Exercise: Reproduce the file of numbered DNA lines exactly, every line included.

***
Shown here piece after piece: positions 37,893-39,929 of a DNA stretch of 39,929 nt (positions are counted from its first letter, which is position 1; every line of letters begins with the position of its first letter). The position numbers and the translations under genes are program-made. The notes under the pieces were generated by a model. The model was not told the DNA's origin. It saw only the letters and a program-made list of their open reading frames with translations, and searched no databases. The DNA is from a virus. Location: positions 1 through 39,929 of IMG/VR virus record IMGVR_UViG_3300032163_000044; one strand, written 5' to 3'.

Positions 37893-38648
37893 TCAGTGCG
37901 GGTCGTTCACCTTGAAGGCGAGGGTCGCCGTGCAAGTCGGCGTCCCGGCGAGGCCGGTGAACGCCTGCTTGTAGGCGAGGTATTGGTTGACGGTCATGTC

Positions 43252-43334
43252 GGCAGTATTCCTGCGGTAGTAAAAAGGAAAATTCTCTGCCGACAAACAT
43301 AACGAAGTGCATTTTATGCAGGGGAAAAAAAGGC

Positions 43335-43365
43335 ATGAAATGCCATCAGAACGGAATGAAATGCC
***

Shown here piece after piece: positions 37,893-39,929 of a DNA stretch of 39,929 nt (positions are counted from its first letter, which is position 1; every line of letters begins with the position of its first letter). The position numbers and the translations under genes are program-made. The notes under the pieces were generated by a model. The model was not told the DNA's origin. It saw only the letters and a program-made list of their open reading frames with translations, and searched no databases. The DNA is from a virus. Location: positions 1 through 39,929 of IMG/VR virus record IMGVR_UViG_3300032163_000044; one strand, written 5' to 3'.

Positions 37893-38648
37893 TCAGTGCG
37901 GGTCGTTCACCTTGAAGGCGAGGGTCGCCGTGCAAGTCGGCGTCCCGGCGAGGCCGGTGAACGCCTGCTTGTAGGCGAGGTATTGGTTGACGGTCATGTC

Positions 43252-43334
43252 GGCAGTATTCCTGCGGTAGTAAAAAGGAAAATTCTCTGCCGACAAACAT
43301 AACGAAGTGCATTTTATGCAGGGGAAAAAAAGGC

Positions 43335-43365
43335 ATGAAATGCCATCAGAACGGAATGAAATGCC